Happy Wintermas, dear reader. And happy new year, I guess. Are you enjoying yours? I’m writing this in the distant past of mid-December, a period of total spiritual desolation. If all has gone to plan, I am currently waving a goblet over my head like some kind of hipster barbarian, and trying to finish all the dodgy vegan Xmas food I’ve cooked which the rest of my family won’t eat, the savages.
I have now read our so-called RPS 2023 Advent Calendar and found it to be woefully deficient in flirty rebels, lunar deities and stage coaches packed with damned adventurers. Never fear, however, because by happy coincidence I have also now written an end-of-year/start-of-year round-up article about these very things.
If you are both a lover and a (resistance) fighter, Amarantus is the game for you. It’s a robust and handsome visual novel that blends the thrill of organising a revolution with the thrill of promising your best friend you’ll help him get laid, only to sleep with the object of his affections, or possibly with both of them. It’s the story of Arik, an adorable youth with great hair who is leading a small group of adorable young people with great hair on a not-very-calculated mission to depose an emperor.
There’s well-heeled surrogate sister Mireille and her awkward but charming brother Màrius; they’re accompanied by the Major, a mournful hired mercenary with plenty going on behind her poker face. Not far in you meet Raeann, a seething, streetwise ball of sarcasm and bloodlust, and Reckon, a mysterious scarred wanderer with a gift for reading people. Stir them all together and you get: chaotic forest ambushes, many tense chats about the ethics of killing for a good cause, childish squabbling about who gets to accompany who on trips to town, poignant explorations of a deserted cliffside palace, a host of supernatural undertones, and enough side-eye to fill a Twitter feed.
Blending the mechanics of a dating sim with a slowburn storming of the Bastille does wonderful things for Amarantus. This is a story of insurrection that embraces false starts and reversals, with at least two playthroughs required to really get to the bottom of things, and an emphasis on personal intimacy rather than some abstract process of building a following. The character writing is vivid and precise, but the silver bullet here is how painstakingly those characters are ‘animated’, with a range of mannerisms and subtleties of framing and context that make the cast feel vastly more alive than that of any photoreal triple-A game I’ve played.
OK, so I’m still making my way through Moonring but I am already in love with it. I can’t believe it’s free. Created by one of the original Fable developers, it’s a top-down, tile-based town-and-dungeon crawler in the Ultima tradition, which takes place in a midnight world of neon forests, castles and oceans. The setting, Caldera, is in thrall to five moon deities, who bestow Dreams and supernatural gifts. You are a Dreamless, meaning you are free to shape your destiny, ask questions others dare not ask, and in my case, get your face bitten off by wolves or melted by lava creatures in a bunch of generated cave systems.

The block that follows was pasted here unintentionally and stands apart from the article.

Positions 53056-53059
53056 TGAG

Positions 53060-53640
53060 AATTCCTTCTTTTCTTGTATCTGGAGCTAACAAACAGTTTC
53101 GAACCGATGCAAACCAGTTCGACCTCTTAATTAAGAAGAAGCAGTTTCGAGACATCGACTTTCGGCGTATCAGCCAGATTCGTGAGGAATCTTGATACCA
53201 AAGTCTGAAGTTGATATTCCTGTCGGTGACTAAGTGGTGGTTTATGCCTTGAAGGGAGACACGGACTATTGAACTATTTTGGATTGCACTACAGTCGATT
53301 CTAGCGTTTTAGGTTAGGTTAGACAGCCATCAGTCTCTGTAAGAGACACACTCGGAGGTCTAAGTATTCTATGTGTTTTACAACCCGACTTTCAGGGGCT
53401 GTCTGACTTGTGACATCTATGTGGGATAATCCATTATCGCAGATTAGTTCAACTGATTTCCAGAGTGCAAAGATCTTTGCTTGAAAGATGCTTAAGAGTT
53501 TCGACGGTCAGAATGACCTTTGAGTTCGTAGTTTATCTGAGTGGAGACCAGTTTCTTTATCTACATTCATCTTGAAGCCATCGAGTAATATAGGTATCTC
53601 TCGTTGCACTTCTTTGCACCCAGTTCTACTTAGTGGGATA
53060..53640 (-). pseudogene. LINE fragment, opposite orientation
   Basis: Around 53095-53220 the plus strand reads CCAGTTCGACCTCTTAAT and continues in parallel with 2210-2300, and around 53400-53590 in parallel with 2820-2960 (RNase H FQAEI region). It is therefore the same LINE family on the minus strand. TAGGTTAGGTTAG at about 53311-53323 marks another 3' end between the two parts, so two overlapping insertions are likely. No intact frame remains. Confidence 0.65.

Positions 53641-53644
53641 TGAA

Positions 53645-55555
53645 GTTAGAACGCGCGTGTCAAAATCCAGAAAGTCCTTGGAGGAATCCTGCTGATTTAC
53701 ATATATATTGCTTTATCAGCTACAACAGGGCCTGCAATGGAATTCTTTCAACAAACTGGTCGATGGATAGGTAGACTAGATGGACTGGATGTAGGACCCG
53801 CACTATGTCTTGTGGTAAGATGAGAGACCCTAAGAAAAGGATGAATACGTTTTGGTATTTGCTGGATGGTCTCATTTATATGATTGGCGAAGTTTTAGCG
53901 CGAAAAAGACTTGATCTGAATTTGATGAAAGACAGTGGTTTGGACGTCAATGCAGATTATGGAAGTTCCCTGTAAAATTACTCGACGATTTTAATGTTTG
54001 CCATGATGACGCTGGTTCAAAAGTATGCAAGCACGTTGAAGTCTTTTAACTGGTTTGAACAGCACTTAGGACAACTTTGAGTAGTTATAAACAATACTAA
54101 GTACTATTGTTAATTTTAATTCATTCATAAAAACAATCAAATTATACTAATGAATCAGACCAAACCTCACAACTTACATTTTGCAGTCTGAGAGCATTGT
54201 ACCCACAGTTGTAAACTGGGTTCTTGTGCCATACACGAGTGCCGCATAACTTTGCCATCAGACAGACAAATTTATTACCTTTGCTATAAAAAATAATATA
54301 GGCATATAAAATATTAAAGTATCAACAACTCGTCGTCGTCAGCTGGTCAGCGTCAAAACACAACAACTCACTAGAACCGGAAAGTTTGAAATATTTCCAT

Moonring has a lot of moving parts, with a full third of the screen given over to a combat log and inventory features. There’s a magic system which is ingeniously hidden away in the mythology, rather than being a set of fireball and healing spells for purchase. Dialogue has a touch of the parser-based adventure format, with you typing in keywords to broach or expand a topic based on the previous response, rather than picking options from a list. For all that, however, the basics of play are straightforward: bump into things to do stuff to them, which often makes them do stuff back. The aesthetic is lush despite the text-heavy interface: Ultima aside, it puts me in mind of certain Spectrum dungeon-crawlers like Wizard’s Lair.
Darkest Dungeon 2
Red Hook’s original Lovecraftian RPG was one of my weekday chillout experiences, for a while, which is an odd thing to say about a game in which your proud Crusader knight can have a heart attack while fighting a giant pig, and subsequently go missing during a cathartic post-dungeon pub crawl. I guess that’s mostly down to session length: Darkest Dungeon’s monster mazes can be polished off over a lunchbreak or even faster if you, say, open the wrong iron maiden early on. It gives you condensed shots of cosmic horror with a familiar rhythm of dire prospects feeding into outright madness, and beautifully notched and fissured Hellboy-esque art to boot.
Darkest Dungeon 2 is more remake than a sequel, I think, and I love it ever-so-slightly less. It retains and sharpens up the first game’s gorgeous combat system – in which abilities are linked heavily to position – by simplifying certain stats and introducing a more readable set of icons for buffs and debuffs, to say nothing of swanky 3D character models. But it does away with the old monster mazes entirely, swapping them for a roguelike structure in which you send just one wagonful of heroes to raid a distant, cursed mountain, picking signposted routes at junctions in accordance with resourcing needs, levelling your crew up at inns along the way, and unlocking abilities and items between runs.
While the roguelike format makes the game’s campaign less attrition-driven, I find Darkest Dungeon 2 less digestible somehow. It takes me longer to reach the next inn than to polish off a dungeon in the original, and I never quite warmed to the act of steering the wagon itself. Still, the refined combat is clever, the papery landscapes are bewitching and above all else, it still has the sepulchral Wayne June as narrator.